In the Old World, the sand fly Phlebotomus perniciosus (Diptera, Nematocera) is the main vector of Leishmania infantum (Kinetoplastida: Trypanosomatidae), the parasitic protozoan that causes visceral and cutaneous leishmaniasis in humans and canine reservoir host, as well as of various known and emerging arboviruses considered relevant from an European public health perspective (Toscana Virus, Naples Virus, Sicilian Virus) [35]. Proteins encoded by insect sex determining genes are characterized by domains very well conserved across insect orders and distinctive of each gene family: the DNA-binding DM (Doublesex/Mab3) domain for the DSX proteins [36], the protein-protein BTB (Broad-Complex, Tramtrack and Bric a brac) binding domain for the FRU proteins [37] and the RNA-binding RRM (RNA Recognition Motif) domain for SXL and TRA-2 proteins [38]. Conversely, the female-specific serine-arginine rich TRA is a fast-evolving protein which exhibits general low conservation of its primary sequence, even between closely related species, and absence of functional characterized domains. In most of the insect species analyzed to date, the only conserved parts of TRA are the TRACAM (Ceratitis-Apis-Musca), the DIPTERA and the HYMENOPTERA domains, all with unknown function [14, 19, 39]. The TRACAM domain has been proposed to be involved in the autoregulatory activity of the tra gene; however, functional molecular or biochemical data supporting this hypothesis are not available to date [4, 14].

We performed a TBLASTN search against the available P. perniciosus adult transcriptome database (http://pernibase.evosexdevo.eu) [40] to identify transcripts encoding for sex determining proteins, using other insects sex determining protein sequences as query terms (Additional file 1: Table S1). In addition, we searched by TBLASTN the orthologs of the recently identified primary signals of mosquito sex determination, the Yob (Anopheles gambiae), Guy1 (An. stephensi) and Nix (Aedes aegypti) genes. We did not identify any ortholog of these genes in P. perniciosus [27,28,29].

In P. perniciosus we identified the complete open reading frames (ORF) of the transcripts encoding for the putative SXL, TRA-2 and male- and female-specific isoforms of DSX (Additional file 2: Figures S1-S5). We named the corresponding genes as PpeSxl, Ppetra-2, and Ppedsx. In addition, we identified partial ORFs encoding for FRU, and we named the gene as Ppefru. The incomplete transcripts encoding for FRU proteins lack their 3′ ends and therefore complete ORFs were obtained by 3′ RACE (Additional file 2: Figures S6-S7), as described in Supplementary Methods (Additional file 15). Using the TBLASTN approach, no tra ortholog was found in the P. perniciosus transcriptome. This result was expected, due to the low level of nucleotide and protein sequence conservation of the tra gene, also among closely related insect species and considering that the cloning of tra in Ceratitis was performed by synteny rather than by sequence similarity [16, 17, 41, 42].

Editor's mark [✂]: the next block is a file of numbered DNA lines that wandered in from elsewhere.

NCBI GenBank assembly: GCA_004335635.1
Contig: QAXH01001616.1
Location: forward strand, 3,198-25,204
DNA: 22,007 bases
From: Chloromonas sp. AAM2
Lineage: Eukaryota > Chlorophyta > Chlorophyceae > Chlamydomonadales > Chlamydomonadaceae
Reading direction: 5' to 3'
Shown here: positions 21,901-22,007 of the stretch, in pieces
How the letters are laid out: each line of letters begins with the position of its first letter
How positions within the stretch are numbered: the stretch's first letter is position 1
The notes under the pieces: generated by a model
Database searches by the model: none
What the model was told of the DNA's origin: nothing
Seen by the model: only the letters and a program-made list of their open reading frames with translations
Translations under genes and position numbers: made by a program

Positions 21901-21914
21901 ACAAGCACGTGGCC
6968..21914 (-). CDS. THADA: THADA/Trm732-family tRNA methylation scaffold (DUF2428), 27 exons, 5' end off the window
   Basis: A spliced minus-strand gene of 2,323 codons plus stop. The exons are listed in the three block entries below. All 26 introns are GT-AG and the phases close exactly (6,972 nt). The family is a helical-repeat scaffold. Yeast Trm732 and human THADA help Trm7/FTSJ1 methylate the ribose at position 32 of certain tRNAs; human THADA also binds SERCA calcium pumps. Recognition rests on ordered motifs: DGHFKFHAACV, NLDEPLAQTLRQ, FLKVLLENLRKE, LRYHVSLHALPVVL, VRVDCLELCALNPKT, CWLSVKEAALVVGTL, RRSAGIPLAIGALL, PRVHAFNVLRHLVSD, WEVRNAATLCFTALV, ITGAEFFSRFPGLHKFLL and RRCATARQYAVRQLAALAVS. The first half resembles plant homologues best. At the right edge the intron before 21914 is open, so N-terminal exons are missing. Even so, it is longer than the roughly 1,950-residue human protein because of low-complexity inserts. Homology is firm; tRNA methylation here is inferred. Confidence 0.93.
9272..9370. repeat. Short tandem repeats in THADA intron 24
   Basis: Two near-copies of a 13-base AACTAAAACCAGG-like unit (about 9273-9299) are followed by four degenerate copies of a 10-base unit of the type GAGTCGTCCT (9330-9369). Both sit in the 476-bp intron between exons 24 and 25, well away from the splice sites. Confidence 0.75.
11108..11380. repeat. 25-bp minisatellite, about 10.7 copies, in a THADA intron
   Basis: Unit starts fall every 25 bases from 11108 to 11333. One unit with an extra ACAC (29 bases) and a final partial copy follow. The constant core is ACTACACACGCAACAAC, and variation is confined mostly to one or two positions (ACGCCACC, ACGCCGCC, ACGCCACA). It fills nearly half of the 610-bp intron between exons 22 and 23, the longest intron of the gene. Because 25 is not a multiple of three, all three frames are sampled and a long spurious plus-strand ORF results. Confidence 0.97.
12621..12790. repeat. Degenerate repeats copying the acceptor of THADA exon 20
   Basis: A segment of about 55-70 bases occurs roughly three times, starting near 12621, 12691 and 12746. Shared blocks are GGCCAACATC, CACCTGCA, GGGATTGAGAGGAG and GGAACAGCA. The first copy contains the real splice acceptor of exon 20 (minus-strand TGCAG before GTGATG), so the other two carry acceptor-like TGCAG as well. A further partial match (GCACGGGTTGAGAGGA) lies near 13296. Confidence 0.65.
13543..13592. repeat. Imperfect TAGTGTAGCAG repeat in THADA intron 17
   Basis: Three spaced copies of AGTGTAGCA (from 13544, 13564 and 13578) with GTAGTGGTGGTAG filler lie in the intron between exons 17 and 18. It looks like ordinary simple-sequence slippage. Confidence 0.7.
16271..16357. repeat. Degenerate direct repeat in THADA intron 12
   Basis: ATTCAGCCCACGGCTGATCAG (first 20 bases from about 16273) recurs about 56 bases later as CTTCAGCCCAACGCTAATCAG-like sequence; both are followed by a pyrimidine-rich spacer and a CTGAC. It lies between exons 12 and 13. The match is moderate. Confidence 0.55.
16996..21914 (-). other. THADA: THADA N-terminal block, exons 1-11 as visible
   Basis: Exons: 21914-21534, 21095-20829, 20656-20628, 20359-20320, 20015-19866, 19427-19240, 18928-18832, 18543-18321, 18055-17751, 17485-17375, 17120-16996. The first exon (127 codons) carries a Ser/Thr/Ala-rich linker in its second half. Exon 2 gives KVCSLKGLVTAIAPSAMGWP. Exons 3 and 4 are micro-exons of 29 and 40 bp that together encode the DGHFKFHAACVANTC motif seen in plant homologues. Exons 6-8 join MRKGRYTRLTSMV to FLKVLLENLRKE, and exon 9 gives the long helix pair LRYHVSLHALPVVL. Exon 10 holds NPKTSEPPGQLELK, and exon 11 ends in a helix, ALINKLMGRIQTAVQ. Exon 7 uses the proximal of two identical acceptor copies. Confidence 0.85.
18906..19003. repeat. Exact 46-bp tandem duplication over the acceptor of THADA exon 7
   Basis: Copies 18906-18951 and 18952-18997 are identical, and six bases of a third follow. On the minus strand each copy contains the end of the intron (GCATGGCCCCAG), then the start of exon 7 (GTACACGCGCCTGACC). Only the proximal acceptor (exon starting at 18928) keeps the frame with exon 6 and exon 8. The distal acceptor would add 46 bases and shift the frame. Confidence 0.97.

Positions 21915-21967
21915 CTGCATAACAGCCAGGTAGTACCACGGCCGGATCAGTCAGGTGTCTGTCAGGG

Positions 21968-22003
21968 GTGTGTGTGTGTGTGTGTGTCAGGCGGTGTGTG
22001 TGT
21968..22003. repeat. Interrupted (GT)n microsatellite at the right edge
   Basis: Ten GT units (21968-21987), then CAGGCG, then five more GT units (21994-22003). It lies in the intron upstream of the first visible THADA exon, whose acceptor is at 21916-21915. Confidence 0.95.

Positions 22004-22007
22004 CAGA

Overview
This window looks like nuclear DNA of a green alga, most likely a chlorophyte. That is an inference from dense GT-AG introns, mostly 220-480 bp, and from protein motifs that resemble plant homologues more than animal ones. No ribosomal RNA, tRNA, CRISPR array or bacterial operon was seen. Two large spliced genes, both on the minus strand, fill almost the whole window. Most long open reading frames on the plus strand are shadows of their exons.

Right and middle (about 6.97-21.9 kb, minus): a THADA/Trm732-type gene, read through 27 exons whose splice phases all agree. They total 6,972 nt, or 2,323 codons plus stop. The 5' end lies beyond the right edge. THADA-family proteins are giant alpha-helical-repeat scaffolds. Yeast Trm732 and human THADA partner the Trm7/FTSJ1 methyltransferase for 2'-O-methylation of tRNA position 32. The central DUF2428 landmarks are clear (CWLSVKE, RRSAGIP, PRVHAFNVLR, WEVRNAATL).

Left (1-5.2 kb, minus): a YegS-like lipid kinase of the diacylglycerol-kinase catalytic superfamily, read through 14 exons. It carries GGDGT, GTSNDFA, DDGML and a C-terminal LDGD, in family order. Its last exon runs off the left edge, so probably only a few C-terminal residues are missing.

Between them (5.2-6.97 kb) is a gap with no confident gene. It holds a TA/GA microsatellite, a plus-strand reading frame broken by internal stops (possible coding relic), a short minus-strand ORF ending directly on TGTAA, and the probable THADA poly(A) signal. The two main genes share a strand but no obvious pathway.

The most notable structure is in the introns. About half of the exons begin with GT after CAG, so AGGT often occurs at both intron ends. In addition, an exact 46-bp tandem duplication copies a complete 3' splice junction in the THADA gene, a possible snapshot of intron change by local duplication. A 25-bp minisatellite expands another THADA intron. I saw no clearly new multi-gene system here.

We validated the transcription and the splicing pattern of PpeSxl, Ppetra-2, Ppedsx and Ppefru by RT-PCR on mRNAs extracted from adult P. perniciosus males and females, using the Ppesod gene as endogenous positive control and to exclude genomic DNA contamination of the cDNAs (Fig. 2a). Primer pairs for PpeSxl and Ppetra-2 span the region upstream the translation start site and downstream the stop codon. Primer pairs for Ppedsx and Ppefru span the region that includes the sex-specific alternative splicing sites.

Fig. 2
figure2

Sex determining genes expression at adult stage in P. perniciosus. The first lane left is 100-bp ladder (NEB). a Positive RT-PCR control with Ppesod+/Ppesod-primer pairs. These PCR primers span a 112-bp long intron of Ppesod gene (genomic amplicon size 450 bp; cDNA amplicon size 338 bp). b Ppetra-2 RT-PCR amplification. c Ppedsx RT-PCR amplification. d Ppefru RT-PCR amplification. Light green boxes represent non-sex specific untranslated regions. Dark green boxes represent non-sex-specific coding regions. Azure boxes represent male-specific untranslated regions. Pink boxes represent female-specific untranslated regions. Blue and red boxes represent male-specific and female-specific coding regions, respectively. Grey boxes represent fru alternative terminal exons encoding for Zinc Finger domains. The position of primers utilized for each gene are indicated by short red arrows. Yellow vertical bars indicate the position of the putative TRA/TRA-2 binding sites. e Putative TRA/TRA-2 binding sites identified in Ppedsx and Ppefru female-specific transcripts

The RT-PCR primer pairs for the PpeSxl transcript amplified in both sexes multiple non-sex-specific transcripts, probably produced by alternative splicing (Additional file 2: Figure S8), as observed in other insect species [43, 44]. Functional analyses of Sxl in several dipteran species [45, 46] show that Sxl is a master switch gene of sex determination only in Drosophilidae [9, 47]. Therefore, we believe that Sxl is probably not essential for the sex determination in P. perniciosus and decided to exclude it from further analyses.

The RT-PCR analysis of the Ppetra-2 transcript showed a non-sex-specific expression at adult stage and revealed the existence of a second isoform (Ppetra-2B) expressed in both sexes (Fig. 2b). Cloning and sequencing of Ppetra-2B showed that it encodes for a putative TRA-2 protein with slight amino acid (aa) differences in the N-terminus respect to PpeTRA-2A. A similar tra-2 non-sex-specific splicing pattern was reported in the whitefly Bemisia tabaci, where the two encoded TRA-2 isoforms differ at their N-terminus for a wider region of 123 aa [48].